How To Host The Perfect Norwegian Dinner Party
Food can be one of the strongest motivators to visit a country. And if you’re learning the language for a trip, you’ll definitely want to work on your food vocab. But if you want to try Norwegian foods, why wait until you can afford the airfare? You can throw your own Norwegian dinner party right in your own home.
Norwegian Recipes For The Perfect Dinner Party
If there is a national drink of Norway, it is likely aquavit (or akevitt). It’s a distilled drink made from potatoes and grain, so not entirely dissimilar from vodka. There are also other spices added, however, giving this a pretty strong flavor. For the most part, aquavit is served during the major holidays in Norway, and the most popular way to drink it would either be as a shot or served with ice. If you want some Norwegian flavor with a cocktail spin on it, however, you can use this recipe for a Tomas Collins, which originated in Minneapolis, Minnesota.
Appetizer: Pickled Herring
Pickled herring is technically a staple food throughout Scandinavia, and Norway is no exception. And while you may not have much experience with the dish, it can be prepared in a number of different ways. One popular preparation in Norway is sursild, which involves adding peppercorns, allspice, cloves, mustard seeds and bay leaves. Make sure to get your dinner party cooking going with these the day before, because to actually be pickled, the herring needs to be refrigerated for a little while.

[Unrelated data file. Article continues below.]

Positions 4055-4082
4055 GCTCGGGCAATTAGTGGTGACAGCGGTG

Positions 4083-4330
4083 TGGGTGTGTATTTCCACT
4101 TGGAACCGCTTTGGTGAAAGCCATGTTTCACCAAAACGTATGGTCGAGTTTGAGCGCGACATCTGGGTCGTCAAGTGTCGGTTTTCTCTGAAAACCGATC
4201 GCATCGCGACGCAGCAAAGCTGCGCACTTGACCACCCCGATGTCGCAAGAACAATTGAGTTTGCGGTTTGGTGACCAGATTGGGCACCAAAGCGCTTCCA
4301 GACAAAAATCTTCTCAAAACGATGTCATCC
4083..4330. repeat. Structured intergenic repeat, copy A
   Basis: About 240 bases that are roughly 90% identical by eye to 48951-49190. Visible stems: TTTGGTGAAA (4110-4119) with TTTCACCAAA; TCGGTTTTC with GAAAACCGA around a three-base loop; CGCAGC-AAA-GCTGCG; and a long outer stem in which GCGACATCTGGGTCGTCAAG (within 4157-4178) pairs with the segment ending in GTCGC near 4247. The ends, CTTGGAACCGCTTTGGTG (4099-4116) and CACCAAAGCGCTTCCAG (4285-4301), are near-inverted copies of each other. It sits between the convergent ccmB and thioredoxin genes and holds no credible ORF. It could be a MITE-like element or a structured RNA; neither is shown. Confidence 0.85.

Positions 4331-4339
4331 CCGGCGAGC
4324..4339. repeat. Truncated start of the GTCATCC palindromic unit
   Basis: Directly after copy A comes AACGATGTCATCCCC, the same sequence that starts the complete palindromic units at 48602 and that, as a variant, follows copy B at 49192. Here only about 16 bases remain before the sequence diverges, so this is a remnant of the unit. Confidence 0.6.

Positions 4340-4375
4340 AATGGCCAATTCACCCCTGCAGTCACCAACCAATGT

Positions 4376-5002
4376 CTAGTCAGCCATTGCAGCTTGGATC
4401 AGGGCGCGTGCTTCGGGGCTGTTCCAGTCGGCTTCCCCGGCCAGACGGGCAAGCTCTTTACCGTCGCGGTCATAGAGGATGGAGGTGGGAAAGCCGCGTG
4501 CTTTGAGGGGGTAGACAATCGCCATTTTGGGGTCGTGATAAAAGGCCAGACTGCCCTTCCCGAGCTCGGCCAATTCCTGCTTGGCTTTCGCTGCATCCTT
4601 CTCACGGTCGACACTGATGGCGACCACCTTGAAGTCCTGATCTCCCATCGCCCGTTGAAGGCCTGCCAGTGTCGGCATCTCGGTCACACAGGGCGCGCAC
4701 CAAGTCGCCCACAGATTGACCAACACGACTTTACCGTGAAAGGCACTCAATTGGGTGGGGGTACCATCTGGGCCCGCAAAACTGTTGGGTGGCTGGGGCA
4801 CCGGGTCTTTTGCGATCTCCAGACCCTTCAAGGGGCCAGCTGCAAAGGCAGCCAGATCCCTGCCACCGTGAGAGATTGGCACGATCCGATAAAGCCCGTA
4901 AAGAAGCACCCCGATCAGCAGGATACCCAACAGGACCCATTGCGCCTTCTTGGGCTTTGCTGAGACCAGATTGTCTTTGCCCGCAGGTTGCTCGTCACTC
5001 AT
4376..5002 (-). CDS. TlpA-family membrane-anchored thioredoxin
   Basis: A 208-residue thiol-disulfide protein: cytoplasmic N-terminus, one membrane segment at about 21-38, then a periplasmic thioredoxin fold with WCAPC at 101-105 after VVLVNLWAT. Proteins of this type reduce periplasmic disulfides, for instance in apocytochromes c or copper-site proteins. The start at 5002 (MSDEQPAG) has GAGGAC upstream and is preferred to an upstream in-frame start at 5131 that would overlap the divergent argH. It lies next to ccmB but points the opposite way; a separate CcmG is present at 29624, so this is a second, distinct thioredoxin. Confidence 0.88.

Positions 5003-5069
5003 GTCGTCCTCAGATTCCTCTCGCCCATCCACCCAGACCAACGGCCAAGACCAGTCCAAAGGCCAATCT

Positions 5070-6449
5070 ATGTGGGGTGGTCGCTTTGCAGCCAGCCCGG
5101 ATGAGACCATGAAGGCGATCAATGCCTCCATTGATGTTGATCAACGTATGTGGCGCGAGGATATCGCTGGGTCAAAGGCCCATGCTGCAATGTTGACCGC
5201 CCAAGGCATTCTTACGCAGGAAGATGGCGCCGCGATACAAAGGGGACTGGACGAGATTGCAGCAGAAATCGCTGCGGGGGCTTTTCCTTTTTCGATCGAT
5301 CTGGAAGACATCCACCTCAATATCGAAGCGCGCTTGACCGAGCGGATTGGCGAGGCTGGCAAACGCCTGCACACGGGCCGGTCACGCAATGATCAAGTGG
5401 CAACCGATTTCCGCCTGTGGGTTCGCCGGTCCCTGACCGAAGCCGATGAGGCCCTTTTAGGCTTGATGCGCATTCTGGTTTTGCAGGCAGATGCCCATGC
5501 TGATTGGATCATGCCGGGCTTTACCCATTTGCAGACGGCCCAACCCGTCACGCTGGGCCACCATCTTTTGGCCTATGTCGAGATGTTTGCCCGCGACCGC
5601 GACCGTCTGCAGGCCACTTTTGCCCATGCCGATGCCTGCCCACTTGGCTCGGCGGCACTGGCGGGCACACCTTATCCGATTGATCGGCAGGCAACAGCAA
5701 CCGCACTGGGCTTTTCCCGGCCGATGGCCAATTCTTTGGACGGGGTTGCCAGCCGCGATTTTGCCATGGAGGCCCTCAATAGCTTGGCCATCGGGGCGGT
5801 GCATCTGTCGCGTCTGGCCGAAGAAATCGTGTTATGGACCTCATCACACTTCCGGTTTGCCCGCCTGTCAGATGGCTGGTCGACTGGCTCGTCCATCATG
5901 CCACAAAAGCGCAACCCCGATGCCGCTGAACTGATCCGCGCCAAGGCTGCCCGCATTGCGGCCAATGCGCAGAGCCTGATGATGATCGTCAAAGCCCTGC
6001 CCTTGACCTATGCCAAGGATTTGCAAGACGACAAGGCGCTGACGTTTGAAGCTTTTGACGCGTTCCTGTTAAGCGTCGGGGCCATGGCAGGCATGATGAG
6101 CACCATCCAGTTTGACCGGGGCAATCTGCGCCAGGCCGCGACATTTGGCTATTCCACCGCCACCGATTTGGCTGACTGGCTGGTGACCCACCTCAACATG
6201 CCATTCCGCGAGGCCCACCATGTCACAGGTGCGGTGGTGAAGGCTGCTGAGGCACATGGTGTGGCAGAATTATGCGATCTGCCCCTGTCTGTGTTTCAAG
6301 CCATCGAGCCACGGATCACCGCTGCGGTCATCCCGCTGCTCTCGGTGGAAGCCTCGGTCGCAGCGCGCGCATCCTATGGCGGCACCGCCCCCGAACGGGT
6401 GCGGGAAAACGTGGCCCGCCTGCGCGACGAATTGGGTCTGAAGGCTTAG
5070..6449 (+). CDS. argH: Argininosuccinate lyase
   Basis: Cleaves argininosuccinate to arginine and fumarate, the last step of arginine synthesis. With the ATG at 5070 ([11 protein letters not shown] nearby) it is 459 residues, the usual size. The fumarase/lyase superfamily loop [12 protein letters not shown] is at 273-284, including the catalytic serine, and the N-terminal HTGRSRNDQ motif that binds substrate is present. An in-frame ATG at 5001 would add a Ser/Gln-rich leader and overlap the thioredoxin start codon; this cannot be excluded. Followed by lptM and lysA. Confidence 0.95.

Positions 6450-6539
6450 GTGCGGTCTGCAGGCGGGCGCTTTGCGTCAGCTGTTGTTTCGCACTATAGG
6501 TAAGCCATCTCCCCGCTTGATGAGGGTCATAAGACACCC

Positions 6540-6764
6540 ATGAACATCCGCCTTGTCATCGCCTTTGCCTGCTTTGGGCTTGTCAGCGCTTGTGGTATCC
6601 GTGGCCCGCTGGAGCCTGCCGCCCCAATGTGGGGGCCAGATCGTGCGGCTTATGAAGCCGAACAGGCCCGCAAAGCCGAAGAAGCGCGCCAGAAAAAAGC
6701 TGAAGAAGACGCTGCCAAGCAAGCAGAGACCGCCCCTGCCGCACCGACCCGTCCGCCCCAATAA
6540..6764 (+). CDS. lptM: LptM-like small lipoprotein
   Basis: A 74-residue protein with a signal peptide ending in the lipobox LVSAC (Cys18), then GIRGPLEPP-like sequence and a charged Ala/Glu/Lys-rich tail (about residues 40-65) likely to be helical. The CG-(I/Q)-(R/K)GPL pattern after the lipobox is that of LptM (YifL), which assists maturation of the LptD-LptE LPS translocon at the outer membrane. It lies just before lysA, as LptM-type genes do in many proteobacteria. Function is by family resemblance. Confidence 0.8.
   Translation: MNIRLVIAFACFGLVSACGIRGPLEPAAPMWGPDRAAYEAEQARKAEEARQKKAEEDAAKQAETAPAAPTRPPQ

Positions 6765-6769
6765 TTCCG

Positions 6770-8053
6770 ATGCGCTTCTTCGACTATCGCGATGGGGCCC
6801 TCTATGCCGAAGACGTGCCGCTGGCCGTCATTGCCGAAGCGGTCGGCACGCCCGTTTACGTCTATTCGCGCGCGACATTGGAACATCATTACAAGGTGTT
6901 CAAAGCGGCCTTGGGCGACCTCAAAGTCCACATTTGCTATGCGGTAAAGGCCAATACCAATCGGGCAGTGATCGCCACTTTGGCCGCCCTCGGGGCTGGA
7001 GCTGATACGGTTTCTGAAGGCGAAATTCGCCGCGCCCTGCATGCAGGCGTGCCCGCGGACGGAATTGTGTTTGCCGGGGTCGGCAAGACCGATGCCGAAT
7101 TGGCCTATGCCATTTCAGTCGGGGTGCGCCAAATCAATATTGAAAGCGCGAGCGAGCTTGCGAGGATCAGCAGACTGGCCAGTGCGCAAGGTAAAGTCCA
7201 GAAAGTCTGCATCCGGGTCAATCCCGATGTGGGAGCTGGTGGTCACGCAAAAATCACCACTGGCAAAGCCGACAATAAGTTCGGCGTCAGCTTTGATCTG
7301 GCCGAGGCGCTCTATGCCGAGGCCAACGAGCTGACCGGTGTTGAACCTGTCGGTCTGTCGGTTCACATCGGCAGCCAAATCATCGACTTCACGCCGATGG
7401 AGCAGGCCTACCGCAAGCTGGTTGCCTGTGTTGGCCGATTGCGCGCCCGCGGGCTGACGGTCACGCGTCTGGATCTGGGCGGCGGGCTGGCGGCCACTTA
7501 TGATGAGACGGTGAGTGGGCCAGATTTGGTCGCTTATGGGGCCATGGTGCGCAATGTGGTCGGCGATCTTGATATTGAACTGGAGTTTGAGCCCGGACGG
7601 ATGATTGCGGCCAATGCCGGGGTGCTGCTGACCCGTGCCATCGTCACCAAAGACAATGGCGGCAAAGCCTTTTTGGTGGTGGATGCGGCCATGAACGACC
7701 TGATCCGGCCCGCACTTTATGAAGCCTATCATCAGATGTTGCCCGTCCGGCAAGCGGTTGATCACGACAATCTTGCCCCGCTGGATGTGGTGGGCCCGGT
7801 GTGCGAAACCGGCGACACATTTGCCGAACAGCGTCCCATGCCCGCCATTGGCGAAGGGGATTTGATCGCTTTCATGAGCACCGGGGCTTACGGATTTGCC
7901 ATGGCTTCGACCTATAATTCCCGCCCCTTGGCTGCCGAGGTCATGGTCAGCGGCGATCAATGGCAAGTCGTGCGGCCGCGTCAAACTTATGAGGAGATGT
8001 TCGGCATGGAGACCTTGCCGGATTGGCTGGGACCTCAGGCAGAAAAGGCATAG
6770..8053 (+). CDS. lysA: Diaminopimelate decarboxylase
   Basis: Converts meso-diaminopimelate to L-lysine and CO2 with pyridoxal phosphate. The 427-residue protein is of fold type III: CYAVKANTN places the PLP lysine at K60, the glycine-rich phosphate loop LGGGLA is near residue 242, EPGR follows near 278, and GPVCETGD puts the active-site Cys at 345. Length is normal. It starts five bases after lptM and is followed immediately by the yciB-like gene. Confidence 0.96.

Main Course: Fårikål
The staples of Norwegian cuisine can be very “meat and potatoes.” Or in this case, meat and cabbage. This dish, which was named the national dish of Norway in 1927, is a very simple dish of lamb and cabbage, cooked together in a stew. That’s pretty much it. On a cold fall or winter night, however, it is definitely satisfying. Here’s a recipe that maintains the simplicity of the original dish.
Krumkakes are a very popular holiday pastry in Norway, but it’s your party, and you can serve what you want, when you want. Krumkakes themselves are a pretty simple concept, and you can find a simple recipe for wafer-like consistency here. The recipe doesn’t include any toppings, but this pastry lends itself well to any number of other sweets and treats, including melted chocolate, whipped cream and ice cream.
Key Norwegian Phrases
I’m hungry — Jeg er sulten
I’m full — Jeg er mett
Please — Vær så snill
Thank you — Takk
You’re welcome — Vær så god
Enjoy your meal! — Vel bekomme!
Delicious — Deilig